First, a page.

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- (continued from previous page)important. The part of the potatoes with eyes are the slits and the part that is not fit for sowing is called laor-áns. Then a man closes the drills with a plough. He splits the drills in two with the single plough, and the clay falls on the slits on one side, and on the other side the clay falls the same way, so that one drill can cover two dikes.
Long ago potatoes were not sown on drills like now because there were no ploughs and harrows then. The neighbours used then gather together in one visiting house and decide about the sowing of the potatoes. They used gather into one of the man's field and sow all his potatoes on one day. On the next day they would gather to the next man's field, and so on until they had all the potatoes in the village sown.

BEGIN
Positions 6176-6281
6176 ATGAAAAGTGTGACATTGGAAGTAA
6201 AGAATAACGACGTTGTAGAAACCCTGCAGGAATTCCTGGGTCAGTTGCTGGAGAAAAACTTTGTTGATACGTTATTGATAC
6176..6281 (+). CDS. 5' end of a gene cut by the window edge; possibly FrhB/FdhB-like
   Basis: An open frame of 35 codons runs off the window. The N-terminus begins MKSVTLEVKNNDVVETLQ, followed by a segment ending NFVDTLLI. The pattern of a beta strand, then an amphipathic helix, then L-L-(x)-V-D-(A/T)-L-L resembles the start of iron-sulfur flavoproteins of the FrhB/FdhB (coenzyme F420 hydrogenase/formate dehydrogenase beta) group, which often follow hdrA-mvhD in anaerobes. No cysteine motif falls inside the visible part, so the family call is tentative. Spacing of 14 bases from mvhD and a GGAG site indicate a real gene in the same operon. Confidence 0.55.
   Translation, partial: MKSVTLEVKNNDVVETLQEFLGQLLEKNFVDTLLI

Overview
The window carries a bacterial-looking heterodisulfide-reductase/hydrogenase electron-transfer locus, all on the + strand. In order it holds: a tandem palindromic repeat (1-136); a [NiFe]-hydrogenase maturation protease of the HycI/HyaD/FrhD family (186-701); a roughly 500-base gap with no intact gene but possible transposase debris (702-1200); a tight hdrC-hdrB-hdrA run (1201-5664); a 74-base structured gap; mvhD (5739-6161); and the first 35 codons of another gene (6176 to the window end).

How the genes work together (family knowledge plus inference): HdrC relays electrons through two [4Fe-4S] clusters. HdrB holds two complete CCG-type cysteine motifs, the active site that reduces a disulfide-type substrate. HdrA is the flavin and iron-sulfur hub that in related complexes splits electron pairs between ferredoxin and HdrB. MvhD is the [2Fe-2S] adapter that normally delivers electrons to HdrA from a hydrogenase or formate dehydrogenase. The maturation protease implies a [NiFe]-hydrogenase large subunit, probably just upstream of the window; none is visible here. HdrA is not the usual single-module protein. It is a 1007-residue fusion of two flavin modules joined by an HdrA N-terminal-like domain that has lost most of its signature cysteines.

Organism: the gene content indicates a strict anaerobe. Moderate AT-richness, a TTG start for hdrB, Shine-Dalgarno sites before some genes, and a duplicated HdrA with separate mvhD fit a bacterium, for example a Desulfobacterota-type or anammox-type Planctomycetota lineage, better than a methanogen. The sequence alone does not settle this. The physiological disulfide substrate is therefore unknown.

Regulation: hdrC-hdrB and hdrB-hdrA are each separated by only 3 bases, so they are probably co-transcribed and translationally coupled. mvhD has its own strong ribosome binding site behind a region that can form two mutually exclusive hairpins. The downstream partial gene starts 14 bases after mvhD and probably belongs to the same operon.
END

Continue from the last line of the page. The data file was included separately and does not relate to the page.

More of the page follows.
The potatoes are moulded twice while growing. They are mould first when the gases can be seen above the clay and again about two months before they are dug. The potatoes are dug with a spade. Each two drills are dug together. The potatoes are left there on four hours after diggins to dry. The big ones are kept in bags and put into a hole nad they small ones are put into the(continues on next page)Transcribed by a member of our volunteer transcription project.